Cape Town - The opposition Democratic Alliance on Monday slammed the failure by the South African government to meet the deadline set by the United States to comply with the African Growth and Opportunity Act (Agoa) agreement as a “failure of political leadership”.
South African Trade and Industry Minister Rob Davies earlier on Monday admitted that negotiations were now “in extra time” but said progress was being made in ongoing talks for the country to continue enjoying Agoa benefits.
But the DA slammed news that South Africa had missed the January 4 deadline set by US President Barack Obama in November as evidence that SA President Jacob Zuma and Davies “simply aren’t interested in the South African economy”.
“If they were, they would never have allowed this to happen,” DA MPs Geordin Hill-Lewis and and Wilmot James said in a statement.
“The coming exclusion of South Africa’s agricultural exports from AGOA benefits is bleak news for our economy, and is the worst possible way to begin 2016,” they said. “It is especially bleak for South African farmers and farm workers who are already suffering from the worst drought in decades.
“This is a failure of political leadership by Minister Davies, Minister of Health, Aaron Motsoaledi and, ultimately, President Zuma. When, not if, unemployment goes up and farms close down due to this missed deadline, Minister Davies will have to take the blame.”
The DA further said that Davies’ stance that a deal was very close and that just a few more days were needed had been “his line since July 2015”.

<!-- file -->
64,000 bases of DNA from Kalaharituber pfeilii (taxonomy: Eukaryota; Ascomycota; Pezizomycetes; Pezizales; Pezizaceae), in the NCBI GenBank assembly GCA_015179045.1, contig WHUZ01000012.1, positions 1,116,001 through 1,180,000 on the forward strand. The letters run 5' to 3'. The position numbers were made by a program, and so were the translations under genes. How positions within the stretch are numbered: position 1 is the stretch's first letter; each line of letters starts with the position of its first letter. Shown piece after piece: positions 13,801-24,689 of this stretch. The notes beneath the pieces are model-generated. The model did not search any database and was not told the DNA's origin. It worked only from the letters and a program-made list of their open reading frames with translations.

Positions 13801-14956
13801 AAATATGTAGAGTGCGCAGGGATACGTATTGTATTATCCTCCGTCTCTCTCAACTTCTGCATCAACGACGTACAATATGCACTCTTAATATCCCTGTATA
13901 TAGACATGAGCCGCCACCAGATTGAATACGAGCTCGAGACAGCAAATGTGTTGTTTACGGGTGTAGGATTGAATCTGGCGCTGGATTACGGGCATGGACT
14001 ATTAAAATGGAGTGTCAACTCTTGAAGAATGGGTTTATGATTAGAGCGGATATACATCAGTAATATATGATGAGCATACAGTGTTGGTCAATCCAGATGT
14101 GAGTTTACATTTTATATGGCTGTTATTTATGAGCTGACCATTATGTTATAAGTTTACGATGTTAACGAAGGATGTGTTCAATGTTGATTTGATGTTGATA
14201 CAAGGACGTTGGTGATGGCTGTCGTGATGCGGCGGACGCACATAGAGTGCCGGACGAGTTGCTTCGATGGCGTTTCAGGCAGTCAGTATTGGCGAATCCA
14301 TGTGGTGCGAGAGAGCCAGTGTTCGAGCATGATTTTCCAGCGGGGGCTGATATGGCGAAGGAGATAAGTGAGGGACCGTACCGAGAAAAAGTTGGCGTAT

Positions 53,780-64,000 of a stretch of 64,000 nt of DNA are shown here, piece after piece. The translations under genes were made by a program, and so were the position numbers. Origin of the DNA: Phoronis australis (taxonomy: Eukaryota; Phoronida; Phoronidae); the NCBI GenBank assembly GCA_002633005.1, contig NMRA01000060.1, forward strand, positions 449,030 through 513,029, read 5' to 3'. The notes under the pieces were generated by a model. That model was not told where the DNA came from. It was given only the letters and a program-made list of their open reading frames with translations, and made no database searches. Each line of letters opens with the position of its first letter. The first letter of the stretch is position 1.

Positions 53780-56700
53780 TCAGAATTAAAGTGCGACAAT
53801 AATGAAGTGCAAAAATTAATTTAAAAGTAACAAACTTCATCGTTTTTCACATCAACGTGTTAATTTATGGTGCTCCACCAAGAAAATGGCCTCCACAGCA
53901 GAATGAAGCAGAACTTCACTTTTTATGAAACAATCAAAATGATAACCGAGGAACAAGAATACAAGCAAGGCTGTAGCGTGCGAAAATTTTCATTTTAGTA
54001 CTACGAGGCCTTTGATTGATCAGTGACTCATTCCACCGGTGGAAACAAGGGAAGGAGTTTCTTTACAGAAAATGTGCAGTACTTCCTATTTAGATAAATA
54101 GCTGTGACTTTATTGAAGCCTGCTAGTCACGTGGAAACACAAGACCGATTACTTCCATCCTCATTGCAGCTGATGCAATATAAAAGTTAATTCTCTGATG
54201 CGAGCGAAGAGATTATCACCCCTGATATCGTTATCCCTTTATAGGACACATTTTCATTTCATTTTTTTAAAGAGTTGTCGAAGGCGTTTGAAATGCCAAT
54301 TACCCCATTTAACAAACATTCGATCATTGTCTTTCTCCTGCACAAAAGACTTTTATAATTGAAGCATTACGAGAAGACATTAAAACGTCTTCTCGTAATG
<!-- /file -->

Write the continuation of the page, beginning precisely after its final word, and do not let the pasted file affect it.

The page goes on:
“It is just not credible anymore,” they said. “The fact is that the negotiations have been in ‘extra time’ for at least 4 months. He should not have allowed it to go so far. If the original October timeline had been honoured, we would not be in this position today. Instead, through rank tardiness and lack of leadership, every single deadline has been missed, with grave consequences for our economy.”
The DA also slammed Health Minister Aaron Motsoaledi, saying he had had more than enough time to put credible proposals together on how to protect South Africans from threats to human health by animal-born pathogens.
“It would’ve been a simple application of the mind to get both South Africa and the USA to have animal or plant based food products conform to global health norms,” the DA said. “But it is not a science problem. It is a problem of poor planning and inter-ministerial dysfunctionality.”
Earlier, Davies, briefing media in Pretoria, said: “We have in place an avian influenza certificate already issued on our side. We have in place the rules for the administration of the tariff quota, at least an interim arrangement. For all practical purposes, we can say we have concluded on the pork issue.”
Davies said the outstanding matter was around the bacterial disease Salmonella.
“As we sit now, we recognise that we are in extra time. We are past full-time but the whistle at this moment hasn’t been blown. We are hoping the whistle will not be blown to give our veterinary authorities, on both sides, an opportunity to engage again,” said Davies.
“The work will continue whether the whistle is blown or not. The consequences of the whistle being blown will be that certain products that are currently enjoying access (to the US market) under Agoa, that is agricultural products, will be excluded and we have to see the terms of that exclusion.”
South Africa had until Monday to remove barriers preventing imports of US chicken, pork, and beef, or lose the duty-free benefits for its agricultural exports under Agoa.
South Africa exported $176-million worth of agricultural products to the US last year, mainly citrus and wine.